I have recently started a project where I have been asked to develop English, Maths and Science learning objectives for the approved curriculum in the client’s International Schools. It’s quite a head-shift for me, as in the International House schools I worked in, I didn’t do too much of what is now known as CLIL.
I’ve spent most of today drafting examples to go with content edited learning objectives for Year 3 Science students and teachers. It’s really interesting – working outside of my comfort zone, I find more questions come to mind such as how do I phrase an example to go with this biology learning objective: ‘Describe ways in which animals are suited to the environments in which they are found.’ ‘I’ve come up with: ‘Example: describe how a camel survives in the desert by carrying fat in its hump for times when there is little or no food or water.’ and am fairly happy with that one.
I’m less confident about my physics examples. Here’s an example for you: learning objective: ‘Understand that we need light in order to see things and that dark is the absence of light.’ My example: ‘understand that we can see things in daylight or with other sources of light, and that we can’t see things when it is dark at night or when we don’t use electric lights.’
I’m more or less in the middle with my chemistry ones. Feel free to suggest improvements that can be made to the following example for this learning objective: ‘Understand that temperature is a measure of how hot or cold something is and that it is measured in degrees Celsius (°C) using a thermometer.’ Here, my example is: understand that temperature varies and we use thermometers to measure how hot or cold something is.
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IATEFL 2017 in the great city of Glasgow is finishing up after a busy, enjoyable and thought-provoking week for many in the ELT profession.
This year I really started to make use of my membership when unable to attend because of work and family commitments. I checked how the MaWSIG or Materials Writers Special Interest Group was getting on at their PCE on Monday and saw they’d had a great time. You can read about it here in Rachel Daw’s excellent post: Storify about the 2017 MaWSIG PCE.
Today, I have the task of rewriting some Secondary progress and end-of-year tests so the internet and Facebook are mainly switched off apart from research purposes. Come 4.00 pm GMT, I’ll be finishing off and either relaxing with a cuppa in the garden or heading into town for a well-deserved coffee.
Since coming back after the break, I have been tasked with briefing some unit and progress tests for an A2 Lower Secondary course for 11-14 year olds. I’m currently writing the progress and end-of-year tests, so I am working with my Cambridge English KET Handbook close to hand. I am cheered by the news that I may have found a writer for our unit tests as we are asking for someone to start as soon as possible and our first choices were booked up.
It’s the second day back at my desk since the UK August bank holiday, when I treated myself to four whole days off including a very sunny Friday in the garden.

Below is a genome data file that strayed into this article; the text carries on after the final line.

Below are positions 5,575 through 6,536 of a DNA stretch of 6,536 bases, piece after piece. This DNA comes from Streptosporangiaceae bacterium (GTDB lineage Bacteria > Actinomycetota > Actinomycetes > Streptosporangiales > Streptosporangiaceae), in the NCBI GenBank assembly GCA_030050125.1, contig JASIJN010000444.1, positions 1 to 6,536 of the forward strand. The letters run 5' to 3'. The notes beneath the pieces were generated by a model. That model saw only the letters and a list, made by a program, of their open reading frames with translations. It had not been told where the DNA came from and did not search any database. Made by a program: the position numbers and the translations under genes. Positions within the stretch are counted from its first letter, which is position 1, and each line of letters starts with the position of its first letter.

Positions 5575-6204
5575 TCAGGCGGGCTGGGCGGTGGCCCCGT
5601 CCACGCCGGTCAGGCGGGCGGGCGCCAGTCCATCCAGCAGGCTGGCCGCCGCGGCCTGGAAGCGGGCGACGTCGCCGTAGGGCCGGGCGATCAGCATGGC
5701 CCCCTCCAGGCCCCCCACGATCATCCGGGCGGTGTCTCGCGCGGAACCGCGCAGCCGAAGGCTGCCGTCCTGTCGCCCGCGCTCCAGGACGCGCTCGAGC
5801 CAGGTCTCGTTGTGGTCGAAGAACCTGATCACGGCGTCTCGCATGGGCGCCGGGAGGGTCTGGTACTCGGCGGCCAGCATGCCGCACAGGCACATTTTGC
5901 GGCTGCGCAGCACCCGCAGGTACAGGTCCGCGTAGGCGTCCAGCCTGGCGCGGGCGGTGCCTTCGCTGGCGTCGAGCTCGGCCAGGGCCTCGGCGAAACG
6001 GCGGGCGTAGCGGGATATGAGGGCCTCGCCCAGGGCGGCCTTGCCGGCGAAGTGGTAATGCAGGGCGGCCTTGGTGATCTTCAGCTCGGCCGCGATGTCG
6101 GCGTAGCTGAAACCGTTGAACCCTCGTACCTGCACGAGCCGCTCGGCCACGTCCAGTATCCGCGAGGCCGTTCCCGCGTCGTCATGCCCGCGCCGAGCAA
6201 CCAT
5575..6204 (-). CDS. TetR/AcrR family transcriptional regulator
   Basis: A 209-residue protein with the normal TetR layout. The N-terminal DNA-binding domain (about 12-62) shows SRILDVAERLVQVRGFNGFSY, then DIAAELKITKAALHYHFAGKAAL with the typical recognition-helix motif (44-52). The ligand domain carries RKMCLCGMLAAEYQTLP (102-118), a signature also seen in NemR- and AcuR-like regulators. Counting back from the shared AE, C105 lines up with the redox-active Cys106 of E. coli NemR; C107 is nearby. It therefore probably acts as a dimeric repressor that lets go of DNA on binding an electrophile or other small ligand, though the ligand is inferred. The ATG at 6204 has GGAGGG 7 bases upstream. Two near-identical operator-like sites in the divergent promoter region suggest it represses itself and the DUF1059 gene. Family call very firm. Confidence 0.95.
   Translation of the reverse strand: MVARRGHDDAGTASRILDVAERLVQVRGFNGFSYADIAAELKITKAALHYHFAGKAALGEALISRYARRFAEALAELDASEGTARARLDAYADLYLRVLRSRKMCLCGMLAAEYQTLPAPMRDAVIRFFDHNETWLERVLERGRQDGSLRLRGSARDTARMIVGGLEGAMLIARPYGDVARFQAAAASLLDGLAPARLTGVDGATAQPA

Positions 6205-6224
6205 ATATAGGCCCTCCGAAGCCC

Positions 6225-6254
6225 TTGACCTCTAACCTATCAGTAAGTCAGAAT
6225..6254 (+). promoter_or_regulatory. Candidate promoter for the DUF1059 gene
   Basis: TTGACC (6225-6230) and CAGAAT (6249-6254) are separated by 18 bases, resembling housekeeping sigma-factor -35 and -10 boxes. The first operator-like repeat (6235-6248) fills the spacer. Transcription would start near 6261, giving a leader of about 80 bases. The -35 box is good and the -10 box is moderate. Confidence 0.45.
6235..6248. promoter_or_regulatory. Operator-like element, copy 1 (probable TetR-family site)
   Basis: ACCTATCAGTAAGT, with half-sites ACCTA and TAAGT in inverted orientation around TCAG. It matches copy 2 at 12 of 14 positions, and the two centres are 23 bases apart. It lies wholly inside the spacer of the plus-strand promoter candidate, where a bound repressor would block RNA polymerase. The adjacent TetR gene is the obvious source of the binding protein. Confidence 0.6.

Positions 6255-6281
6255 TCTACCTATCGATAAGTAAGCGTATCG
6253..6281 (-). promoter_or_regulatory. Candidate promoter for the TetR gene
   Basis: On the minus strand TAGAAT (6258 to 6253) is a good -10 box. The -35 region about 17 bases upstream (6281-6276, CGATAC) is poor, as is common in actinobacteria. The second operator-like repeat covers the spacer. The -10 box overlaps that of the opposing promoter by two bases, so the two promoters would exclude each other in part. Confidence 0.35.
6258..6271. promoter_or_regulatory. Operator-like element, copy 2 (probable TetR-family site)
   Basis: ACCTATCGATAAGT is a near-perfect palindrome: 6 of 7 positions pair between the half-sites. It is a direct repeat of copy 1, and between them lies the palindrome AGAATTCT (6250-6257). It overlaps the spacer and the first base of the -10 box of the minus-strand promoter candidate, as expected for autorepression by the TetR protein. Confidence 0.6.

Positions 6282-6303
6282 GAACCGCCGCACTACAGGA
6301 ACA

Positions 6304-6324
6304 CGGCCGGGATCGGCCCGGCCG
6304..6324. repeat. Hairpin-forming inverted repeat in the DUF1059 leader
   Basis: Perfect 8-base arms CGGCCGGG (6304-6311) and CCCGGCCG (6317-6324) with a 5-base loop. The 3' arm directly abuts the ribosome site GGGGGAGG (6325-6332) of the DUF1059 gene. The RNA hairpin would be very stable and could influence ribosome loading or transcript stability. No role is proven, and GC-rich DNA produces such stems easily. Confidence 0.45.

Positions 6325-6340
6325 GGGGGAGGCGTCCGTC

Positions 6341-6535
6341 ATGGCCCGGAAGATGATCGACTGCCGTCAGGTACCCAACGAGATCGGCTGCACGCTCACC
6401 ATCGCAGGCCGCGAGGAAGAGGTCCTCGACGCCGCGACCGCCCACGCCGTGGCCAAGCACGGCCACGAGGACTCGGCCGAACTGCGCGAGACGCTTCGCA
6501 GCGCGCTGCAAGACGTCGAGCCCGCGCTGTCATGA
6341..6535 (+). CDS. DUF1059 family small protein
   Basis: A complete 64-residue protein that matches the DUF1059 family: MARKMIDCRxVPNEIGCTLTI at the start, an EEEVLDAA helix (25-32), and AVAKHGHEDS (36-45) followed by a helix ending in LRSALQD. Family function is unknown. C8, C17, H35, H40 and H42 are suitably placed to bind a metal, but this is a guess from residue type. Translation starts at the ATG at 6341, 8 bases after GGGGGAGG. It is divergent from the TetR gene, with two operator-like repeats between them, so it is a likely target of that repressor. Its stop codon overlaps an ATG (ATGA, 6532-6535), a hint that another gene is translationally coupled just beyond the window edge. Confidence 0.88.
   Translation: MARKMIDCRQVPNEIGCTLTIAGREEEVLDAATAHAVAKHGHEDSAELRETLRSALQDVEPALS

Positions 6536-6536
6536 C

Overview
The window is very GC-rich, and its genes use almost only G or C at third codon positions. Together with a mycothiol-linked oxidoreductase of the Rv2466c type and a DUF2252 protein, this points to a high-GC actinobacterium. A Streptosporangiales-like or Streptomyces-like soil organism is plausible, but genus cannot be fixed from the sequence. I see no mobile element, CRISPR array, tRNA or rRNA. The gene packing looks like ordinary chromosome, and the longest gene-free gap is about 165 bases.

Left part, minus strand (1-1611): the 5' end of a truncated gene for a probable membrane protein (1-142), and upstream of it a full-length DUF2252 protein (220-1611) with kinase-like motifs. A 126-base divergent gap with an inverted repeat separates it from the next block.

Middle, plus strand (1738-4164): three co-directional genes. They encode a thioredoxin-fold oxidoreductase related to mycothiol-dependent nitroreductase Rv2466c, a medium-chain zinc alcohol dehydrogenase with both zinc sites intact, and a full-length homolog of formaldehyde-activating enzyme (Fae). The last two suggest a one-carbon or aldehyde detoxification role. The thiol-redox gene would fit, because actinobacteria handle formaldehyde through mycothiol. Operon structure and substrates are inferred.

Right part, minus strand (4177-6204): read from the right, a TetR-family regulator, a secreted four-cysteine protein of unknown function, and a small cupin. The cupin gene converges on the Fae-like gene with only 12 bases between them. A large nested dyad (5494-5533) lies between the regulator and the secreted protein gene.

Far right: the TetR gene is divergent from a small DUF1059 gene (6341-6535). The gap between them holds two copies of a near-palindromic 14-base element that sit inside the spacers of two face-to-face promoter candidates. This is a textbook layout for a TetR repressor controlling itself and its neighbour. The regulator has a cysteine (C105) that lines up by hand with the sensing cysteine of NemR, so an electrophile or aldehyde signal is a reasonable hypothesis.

I’m now getting on with revising a sample Primary test in line with the client’s feedback. I know my stuff, or so it seems from the good overall feedback, but I have to be mindful of not writing too much especially as it is the first unit test. Does this sound familiar to anyone?
Fortunately the client has given good suggestions on how to counter this, so I will be amending the activity types so less text can feature. And I will be sketching out the layout as this is a requirement.
Sometimes people think because there is so little on the page for children that it is a doddle to write for this age group. Wrong! I am inclined to think it takes more time as you have to get it right in terms of cognitive challenge, interest, physical ‘fit’, course book ‘fit’, motivation, engaging activities that children want to do and so on.
As most UK and some overseas schools return after the winter half term break, here is the eighth session of my 10-week Teacher Training course for teachers of Young Learners.
Session 8 examines the different reasons that underlie activities in children’s and teenagers’ lessons. Trainees explore how the students’ motivation for doing an activity can vary widely from the teacher’s aim. They analyse recently published YL course materials or the course materials that they use with their YL classes to discover each side’s motivation for doing the activities.
I hope you find these materials useful and relevant to your teaching context. Do please let me know if you have any feedback or questions.
It was organised by Karen White of @KarenWhiteInk and Helen Holwill and took place at the Hawkwell Hotel in Iffley, Oxford.
In the morning, Sophie O’Rourke and her colleagues from emc design gave a fascinating insight into how designers, media researchers and editors can work smarter.
In addition to this, there were two workshop slots with ten topics to discuss everything from creating a digital brand to adapting to working from home. I am now a new face on Twitter! See @trishburrowelt and share your thoughts and encourage me to learn more. You can also find out more about the event by following ELT Freelancers.
To end the day, Lorna Membury and Charlotte Webb from OUP presented on their new workflow designed to facilitate lean management of the content and copy editing process.
The event was a brilliant way to connect and reconnect with ELT colleagues old and new and had ample space for discussions over coffee and lunch and then at the end-of-day drinks event sponsored by OUP. It was a sell out so I advise booking early for the 2017 event.